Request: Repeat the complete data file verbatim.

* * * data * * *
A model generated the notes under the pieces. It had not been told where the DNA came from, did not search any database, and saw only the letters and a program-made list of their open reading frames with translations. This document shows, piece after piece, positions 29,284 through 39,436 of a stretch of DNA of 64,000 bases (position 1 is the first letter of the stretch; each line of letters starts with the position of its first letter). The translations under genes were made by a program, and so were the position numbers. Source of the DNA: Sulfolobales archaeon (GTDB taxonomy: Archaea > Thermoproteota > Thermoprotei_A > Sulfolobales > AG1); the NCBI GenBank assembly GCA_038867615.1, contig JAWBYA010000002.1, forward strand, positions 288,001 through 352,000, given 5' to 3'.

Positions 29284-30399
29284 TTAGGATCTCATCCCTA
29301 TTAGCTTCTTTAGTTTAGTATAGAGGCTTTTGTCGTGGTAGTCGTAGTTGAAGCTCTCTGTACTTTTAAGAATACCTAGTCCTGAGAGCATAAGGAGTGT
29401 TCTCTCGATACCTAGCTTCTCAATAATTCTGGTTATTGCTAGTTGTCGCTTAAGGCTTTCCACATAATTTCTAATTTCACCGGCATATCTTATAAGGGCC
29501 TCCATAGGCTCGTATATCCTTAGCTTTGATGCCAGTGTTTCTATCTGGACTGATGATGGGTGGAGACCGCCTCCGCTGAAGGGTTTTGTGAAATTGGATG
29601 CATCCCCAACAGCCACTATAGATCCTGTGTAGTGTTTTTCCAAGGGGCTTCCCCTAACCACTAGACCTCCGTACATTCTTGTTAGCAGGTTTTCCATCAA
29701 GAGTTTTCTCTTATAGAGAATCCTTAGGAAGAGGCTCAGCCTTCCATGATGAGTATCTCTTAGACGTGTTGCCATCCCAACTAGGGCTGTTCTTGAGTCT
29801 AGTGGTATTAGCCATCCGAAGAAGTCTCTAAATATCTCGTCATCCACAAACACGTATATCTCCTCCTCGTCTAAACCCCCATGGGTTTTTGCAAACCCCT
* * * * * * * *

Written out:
A model generated the notes under the pieces. It had not been told where the DNA came from, did not search any database, and saw only the letters and a program-made list of their open reading frames with translations. This document shows, piece after piece, positions 29,284 through 39,436 of a stretch of DNA of 64,000 bases (position 1 is the first letter of the stretch; each line of letters starts with the position of its first letter). The translations under genes were made by a program, and so were the position numbers. Source of the DNA: Sulfolobales archaeon (GTDB taxonomy: Archaea > Thermoproteota > Thermoprotei_A > Sulfolobales > AG1); the NCBI GenBank assembly GCA_038867615.1, contig JAWBYA010000002.1, forward strand, positions 288,001 through 352,000, given 5' to 3'.

Positions 29284-30399
29284 TTAGGATCTCATCCCTA
29301 TTAGCTTCTTTAGTTTAGTATAGAGGCTTTTGTCGTGGTAGTCGTAGTTGAAGCTCTCTGTACTTTTAAGAATACCTAGTCCTGAGAGCATAAGGAGTGT
29401 TCTCTCGATACCTAGCTTCTCAATAATTCTGGTTATTGCTAGTTGTCGCTTAAGGCTTTCCACATAATTTCTAATTTCACCGGCATATCTTATAAGGGCC
29501 TCCATAGGCTCGTATATCCTTAGCTTTGATGCCAGTGTTTCTATCTGGACTGATGATGGGTGGAGACCGCCTCCGCTGAAGGGTTTTGTGAAATTGGATG
29601 CATCCCCAACAGCCACTATAGATCCTGTGTAGTGTTTTTCCAAGGGGCTTCCCCTAACCACTAGACCTCCGTACATTCTTGTTAGCAGGTTTTCCATCAA
29701 GAGTTTTCTCTTATAGAGAATCCTTAGGAAGAGGCTCAGCCTTCCATGATGAGTATCTCTTAGACGTGTTGCCATCCCAACTAGGGCTGTTCTTGAGTCT
29801 AGTGGTATTAGCCATCCGAAGAAGTCTCTAAATATCTCGTCATCCACAAACACGTATATCTCCTCCTCGTCTAAACCCCCATGGGTTTTTGCAAACCCCT